Michael Radziewicz opened Michael Jon Gallery earlier this month. The gallery is located at 20 NE 41st St., across from the de la Cruz Collection.
You’re from Chicago, right? How does that place feel now that you’ve spent a few months down here? I feel like the two cities represent very different Americas, but I can’t back that up in any way. Am I right?
Oh Jeez! I don’t know how you begin to compare the two, they are just so different. Maybe the best way is to hang out at a Starbuck’s in each city? haha! With concern to the art world, Chicago’s scene is heavily supplemented by artist ran spaces, which are often housed in apartments, garages, and other domestic areas. There are more art schools up there, and the rent is cheaper, so their prevalence makes sense. One thing that doesn’t exist are collections like the De La Cruz’s / Rubell’s / Margolis’. I’m continually blown away that these places exist! They offer a great opportunity to see plenty of emerging / mid-career artists who larger institutions don’t usually show.
What’d you study in school? How did you switch from making art to selling it?
My undergraduate degree is in art education, I taught high school for a few years, and then got an MFA in studio arts. Grad school felt like a reality show in its pace and I became quite uninterested in “making” the way I had been previously. During that time I was buying and selling a lot of furniture as a way to make money on the side, and then one day was presented with the opportunity to buy a shoe store’s entire inventory of Vans. Without much hesitation I purchased all of the shoes, shipped them to Chicago, and started making sculptures from/for them. From there I bought and sold whatever lot of commodities I could get. Several thousand used belts, tubes of toothpaste, fruit (which was later turned into fabric dye, after it rotted) web domains, pocket knives, etc…The prospect of these seemingly insane business ventures refocused my interest in art, but operating as a dealer or middleman. I don’t think of the gallery as an art piece, but I needed my practice to get here.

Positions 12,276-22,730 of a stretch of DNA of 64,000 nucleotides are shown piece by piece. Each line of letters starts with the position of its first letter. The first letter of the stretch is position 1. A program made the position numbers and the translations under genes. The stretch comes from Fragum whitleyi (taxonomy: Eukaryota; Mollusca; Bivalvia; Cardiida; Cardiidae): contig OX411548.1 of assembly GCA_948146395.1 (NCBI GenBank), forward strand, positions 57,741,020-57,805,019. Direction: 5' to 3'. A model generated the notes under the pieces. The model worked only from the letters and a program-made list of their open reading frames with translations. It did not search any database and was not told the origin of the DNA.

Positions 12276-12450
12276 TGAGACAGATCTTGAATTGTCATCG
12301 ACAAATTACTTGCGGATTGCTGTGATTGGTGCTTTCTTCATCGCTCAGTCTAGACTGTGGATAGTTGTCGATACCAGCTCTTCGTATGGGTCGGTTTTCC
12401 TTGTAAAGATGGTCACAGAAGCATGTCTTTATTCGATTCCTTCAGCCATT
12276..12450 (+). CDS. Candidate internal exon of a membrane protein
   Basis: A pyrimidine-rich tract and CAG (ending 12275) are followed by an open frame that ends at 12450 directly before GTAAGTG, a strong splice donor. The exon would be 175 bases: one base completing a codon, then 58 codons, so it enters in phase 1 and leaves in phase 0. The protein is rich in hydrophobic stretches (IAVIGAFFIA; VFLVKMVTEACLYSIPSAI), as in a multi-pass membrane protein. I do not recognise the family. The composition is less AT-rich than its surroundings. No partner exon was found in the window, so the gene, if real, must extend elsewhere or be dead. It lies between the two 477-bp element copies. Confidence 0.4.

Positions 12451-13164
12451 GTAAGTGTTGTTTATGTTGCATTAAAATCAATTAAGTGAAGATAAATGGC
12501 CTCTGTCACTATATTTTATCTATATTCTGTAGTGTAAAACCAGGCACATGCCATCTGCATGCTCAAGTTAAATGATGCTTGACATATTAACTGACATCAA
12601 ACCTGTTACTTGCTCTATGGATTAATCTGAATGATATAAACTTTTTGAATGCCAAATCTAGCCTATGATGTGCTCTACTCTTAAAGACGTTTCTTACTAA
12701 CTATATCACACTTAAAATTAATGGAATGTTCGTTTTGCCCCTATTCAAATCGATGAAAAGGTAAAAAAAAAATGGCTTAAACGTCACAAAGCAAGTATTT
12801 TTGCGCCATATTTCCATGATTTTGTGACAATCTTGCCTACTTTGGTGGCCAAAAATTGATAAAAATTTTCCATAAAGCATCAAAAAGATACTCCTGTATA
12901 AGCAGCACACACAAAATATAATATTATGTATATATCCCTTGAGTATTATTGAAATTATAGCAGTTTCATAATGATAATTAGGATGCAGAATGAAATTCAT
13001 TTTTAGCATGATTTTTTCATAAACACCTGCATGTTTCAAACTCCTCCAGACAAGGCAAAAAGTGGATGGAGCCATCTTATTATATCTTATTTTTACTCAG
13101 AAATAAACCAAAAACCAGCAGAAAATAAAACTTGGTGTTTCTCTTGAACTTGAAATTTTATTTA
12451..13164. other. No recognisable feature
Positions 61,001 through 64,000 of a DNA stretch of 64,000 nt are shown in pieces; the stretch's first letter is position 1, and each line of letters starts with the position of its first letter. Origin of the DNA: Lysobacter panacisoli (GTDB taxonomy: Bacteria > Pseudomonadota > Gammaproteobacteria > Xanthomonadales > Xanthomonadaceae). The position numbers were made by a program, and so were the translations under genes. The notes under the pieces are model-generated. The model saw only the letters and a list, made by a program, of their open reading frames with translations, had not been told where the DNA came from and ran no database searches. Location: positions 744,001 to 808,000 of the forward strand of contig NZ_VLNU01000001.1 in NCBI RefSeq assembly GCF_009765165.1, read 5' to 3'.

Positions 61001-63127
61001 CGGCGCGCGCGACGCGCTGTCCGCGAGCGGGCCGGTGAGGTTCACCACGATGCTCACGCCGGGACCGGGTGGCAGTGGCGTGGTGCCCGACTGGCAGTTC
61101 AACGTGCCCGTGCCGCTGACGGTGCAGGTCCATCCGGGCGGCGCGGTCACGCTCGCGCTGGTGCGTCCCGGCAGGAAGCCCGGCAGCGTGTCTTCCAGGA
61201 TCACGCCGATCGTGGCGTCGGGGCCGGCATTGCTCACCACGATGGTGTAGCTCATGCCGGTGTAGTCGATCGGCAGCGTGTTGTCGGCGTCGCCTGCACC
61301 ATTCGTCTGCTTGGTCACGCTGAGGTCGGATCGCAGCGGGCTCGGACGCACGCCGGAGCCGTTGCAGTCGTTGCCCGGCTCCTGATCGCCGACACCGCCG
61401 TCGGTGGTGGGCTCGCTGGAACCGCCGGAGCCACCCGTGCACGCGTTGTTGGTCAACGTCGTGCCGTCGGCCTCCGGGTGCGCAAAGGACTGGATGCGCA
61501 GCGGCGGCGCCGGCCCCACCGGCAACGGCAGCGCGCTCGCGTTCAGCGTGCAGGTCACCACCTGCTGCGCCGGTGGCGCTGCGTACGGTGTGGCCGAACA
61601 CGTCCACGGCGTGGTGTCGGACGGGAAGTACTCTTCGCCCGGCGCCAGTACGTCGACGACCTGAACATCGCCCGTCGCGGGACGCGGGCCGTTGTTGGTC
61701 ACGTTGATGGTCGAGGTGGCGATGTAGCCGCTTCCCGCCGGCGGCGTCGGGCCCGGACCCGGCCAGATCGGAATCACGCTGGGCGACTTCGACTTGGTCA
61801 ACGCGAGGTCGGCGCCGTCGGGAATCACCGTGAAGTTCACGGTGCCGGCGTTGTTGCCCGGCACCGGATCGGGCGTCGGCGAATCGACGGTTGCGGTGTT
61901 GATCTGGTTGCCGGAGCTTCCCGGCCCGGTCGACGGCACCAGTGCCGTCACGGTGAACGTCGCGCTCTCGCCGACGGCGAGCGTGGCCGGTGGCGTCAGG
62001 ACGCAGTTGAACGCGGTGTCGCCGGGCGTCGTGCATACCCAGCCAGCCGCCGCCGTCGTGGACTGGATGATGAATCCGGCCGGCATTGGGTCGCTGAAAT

Why did you decide to open a gallery in Miami, as opposed to NYC, LA, Peoria?
In addition to being a great place to live, Miami feels as if a lot of opportunity still exists. I moved here six months ago, and have had the gallery for about a week now, and there has been a lot of positive reception from the community about trying to present a different position. If I were to do the same thing in those other cities, my effort would go largely unnoticed or feel redundant.
Can you tell me about your program? What do you want to show? What do you want to avoid?
I’m focusing on emerging artists from outside the region. The first several shows were arranged to vary in speeds, textures, and conceptual concerns. I want the programming to feel coherent, but not predictable.
What’s up right now?
A solo show by Paul Cowan. It consists of four paintings on canvas that were executed by sign painters, a stamped pattern on the front window that was appropriated from a zoo’s window display, and a balloon in a state of deflation. These works are drawn from his larger oeuvre, which through a discursive, yet generative place addresses the structures of painting and breaks in communication through a comedic and speculative angle. The work can feel obtuse at first glance, but quickly reveals a wonderfully amusing side…Kind of like an awkward first date.
What do you want to give Miami?
A venue that presents challenging work, invites dialogue with the artists, and is concerned with the livelihood of the Miami art scene for the other 51 weeks a year. I want the gallery to contribute in continuing to build Miami’s presence in the international art world.
What do you need from Miami in return?
We need the city to engage with art at times other than Second Saturdays and the first week in December. There is a solid core of people who are doing this, but when you see the energy that exists during these small windows, you can’t help but want that to continue the rest of the year.